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Search results “Short articles to read” for the 2013
How to Read an Article
 
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This work is licensed under a Creative Commons Attribution-NonCommercial-ShareAlike 4.0 International License http://creativecommons.org/licenses/by-nc-sa/4.0/ Transcript: This short Library video will show you how to read an academic article for a research-based assignment When selecting articles consider the following: What information do I need for my assignment? Does this article relate to my research topic? Article formats can vary by discipline but here are some general tips to keep in mind. Before you read an article, ask yourself: What is this article's purpose? Who is its intended audience? Skimming refers to reading only the main ideas to get an overall impression of an article. We do this to save time and determine what to read more thoroughly later. Scanning is a reading technique used to find specific information quickly. While scanning we read only to find the answer to a question, ignoring unrelated information. With journal articles use structure to quickly locate relevant information: 1. Read the Title, though note that titles can be misleading 2. Read the abstract [define] 3. figures & illustrations, discussion section conclusion which tell us many things before we read an article in its entirety Some articles are exceedingly dense and are written for a highly specialized audience -- be prepared to rule out difficult articles or to invest a lot of time in understanding the concepts in the articles. Print off the article and jot down brief notes in order to record what you're noticing and thinking about the article as you read. This will help save time later when you can use your notes to quickly find important points in the article without rereading it. Consider noting the following: - The author's underlying assumptions, beliefs and values - Arguments and conclusions - The evidence that's presented to support the arguments You may need a dictionary, encyclopaedia, or other reference sources to assist with important terms and comprehension A useful journal article can lead to other relevant sources. If your article has one, observe the literature review or recommendations for further reading. You should also consult the list of references or end notes at the end of the article to locate related material. Need help? Ask Us. Chat, E-mail, phone, or drop by. This concludes the library video on how to read an academic article.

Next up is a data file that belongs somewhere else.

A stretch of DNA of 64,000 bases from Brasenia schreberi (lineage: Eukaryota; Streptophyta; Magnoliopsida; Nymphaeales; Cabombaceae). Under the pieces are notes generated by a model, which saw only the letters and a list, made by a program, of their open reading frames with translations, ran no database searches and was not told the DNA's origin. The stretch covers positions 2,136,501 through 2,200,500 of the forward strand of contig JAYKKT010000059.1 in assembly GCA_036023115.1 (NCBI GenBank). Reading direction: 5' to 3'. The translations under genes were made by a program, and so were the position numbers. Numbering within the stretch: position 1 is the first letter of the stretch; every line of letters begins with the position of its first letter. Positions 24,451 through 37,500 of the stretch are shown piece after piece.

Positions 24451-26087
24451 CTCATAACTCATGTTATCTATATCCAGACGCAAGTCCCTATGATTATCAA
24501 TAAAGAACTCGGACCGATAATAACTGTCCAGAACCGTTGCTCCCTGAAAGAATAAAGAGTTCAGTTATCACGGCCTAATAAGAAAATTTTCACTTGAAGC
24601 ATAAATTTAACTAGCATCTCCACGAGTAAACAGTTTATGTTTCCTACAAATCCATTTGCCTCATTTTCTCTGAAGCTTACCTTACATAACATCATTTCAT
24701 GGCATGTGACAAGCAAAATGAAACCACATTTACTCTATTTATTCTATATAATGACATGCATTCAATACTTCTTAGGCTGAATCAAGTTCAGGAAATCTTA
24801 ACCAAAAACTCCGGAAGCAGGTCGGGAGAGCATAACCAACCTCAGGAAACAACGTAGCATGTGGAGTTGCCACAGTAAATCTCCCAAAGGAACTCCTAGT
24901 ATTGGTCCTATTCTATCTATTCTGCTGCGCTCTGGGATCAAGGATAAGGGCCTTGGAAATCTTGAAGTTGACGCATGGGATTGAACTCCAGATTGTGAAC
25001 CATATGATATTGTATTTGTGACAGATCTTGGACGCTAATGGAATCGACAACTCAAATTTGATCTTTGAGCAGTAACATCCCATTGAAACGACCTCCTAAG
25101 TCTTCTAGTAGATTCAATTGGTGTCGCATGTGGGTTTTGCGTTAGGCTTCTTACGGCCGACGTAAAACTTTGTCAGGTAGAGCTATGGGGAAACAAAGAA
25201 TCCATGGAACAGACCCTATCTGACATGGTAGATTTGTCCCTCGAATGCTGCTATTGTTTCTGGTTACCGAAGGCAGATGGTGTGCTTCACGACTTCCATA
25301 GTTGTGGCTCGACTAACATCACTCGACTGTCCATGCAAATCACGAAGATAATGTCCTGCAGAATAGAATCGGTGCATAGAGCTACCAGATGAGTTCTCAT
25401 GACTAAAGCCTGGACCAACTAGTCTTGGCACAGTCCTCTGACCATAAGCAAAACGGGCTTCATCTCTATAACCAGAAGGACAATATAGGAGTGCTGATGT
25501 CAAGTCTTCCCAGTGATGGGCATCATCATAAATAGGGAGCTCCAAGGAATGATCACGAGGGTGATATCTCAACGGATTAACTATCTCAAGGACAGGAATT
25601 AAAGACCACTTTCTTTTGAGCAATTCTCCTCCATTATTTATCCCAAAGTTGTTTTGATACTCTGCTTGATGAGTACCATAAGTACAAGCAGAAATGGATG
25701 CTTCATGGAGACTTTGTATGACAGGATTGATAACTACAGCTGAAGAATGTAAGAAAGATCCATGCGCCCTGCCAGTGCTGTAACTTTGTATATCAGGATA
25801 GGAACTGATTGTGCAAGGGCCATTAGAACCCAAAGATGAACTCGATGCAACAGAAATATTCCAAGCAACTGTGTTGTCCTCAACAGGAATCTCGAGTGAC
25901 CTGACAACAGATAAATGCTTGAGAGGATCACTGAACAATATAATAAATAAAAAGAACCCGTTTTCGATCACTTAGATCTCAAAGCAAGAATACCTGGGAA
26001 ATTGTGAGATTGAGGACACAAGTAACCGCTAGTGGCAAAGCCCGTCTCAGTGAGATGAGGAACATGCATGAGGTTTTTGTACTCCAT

Views: 22084 U of G Library
How to Summarize & Critically Respond to an Article
 
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This narrated presentation teaches students how to critically read a piece of writing. It focuses on helping students write the summary portion and the analytical response portion of their Essay. You can print a copy of my notes from this video here: http://www.mesacc.edu/~paoih30491/How%20To%20Summarize%20and%20Critically%20Analyze%20PDF.pdf Sources: Crusius and Channell, The Aims of Argument, Mayfield Publishing Co., 1995 The Prentice Hall Guide for College Writers, 8th Ed. by Stephen Ried, 2008. Published by Prentice Hall, Upper Saddle River, NJ Global Issues, Local Arguments: Readings for Writings by June Johnson, 2007. Published by Longman , New York, NY.
Views: 157013 Paola Brown
How To Read an Academic Paper
 
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This video introduces students to the techniques involved in reading scholarly literature. It is based loosely on an article by Paul N. Edwards entitled "How to Read a Book", available here: http://pne.people.si.umich.edu/PDF/​howtoread.pdf Script and narration provided by Jonathan Kift Visuals by Kevin Day Executive producer Dr. Eric Meyers This project was developed with support from the [email protected] and UBC Arts ISIT.
Views: 66017 UBCiSchool
What books should I read to improve my English
 
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http://www.engvid.com/ As a teacher, one of the most common questions I receive from students is "What books should I read to improve my English?" In this video, I give a couple of suggestions that you can purchase or find for free online! This video also includes 10 vocabulary words which are featured in the books I mention. After watching the video and completing the quiz, check out the following websites for more information: • List of books and authors in public domain: http://www.goodreads.com/list/tag/public-domain • Edgar Allan Poe's Tales of Mystery and Imagination on amazon: http://www.amazon.com/Mystery-Imagination-Penguin-Readers-Edition/dp/1405862548/ref=sr_1_5?ie=UTF8&qid=1378173927&sr=8-5&keywords=tales+of+mystery+and+imagination+penguin+readers • Sherlock Holmes Short Stories on amazon: http://www.amazon.com/Sherlock-Stories-Penguin-Readers-Edition/dp/1405865237/ref=sr_1_4?ie=UTF8&qid=1378174011&sr=8-4&keywords=sherlock+holmes+short+stories+penguin+readers • Penguin Readers homepage: http://www.penguinreaders.com/ And don't forget to take the quiz: http://www.engvid.com/books-to-improve-english/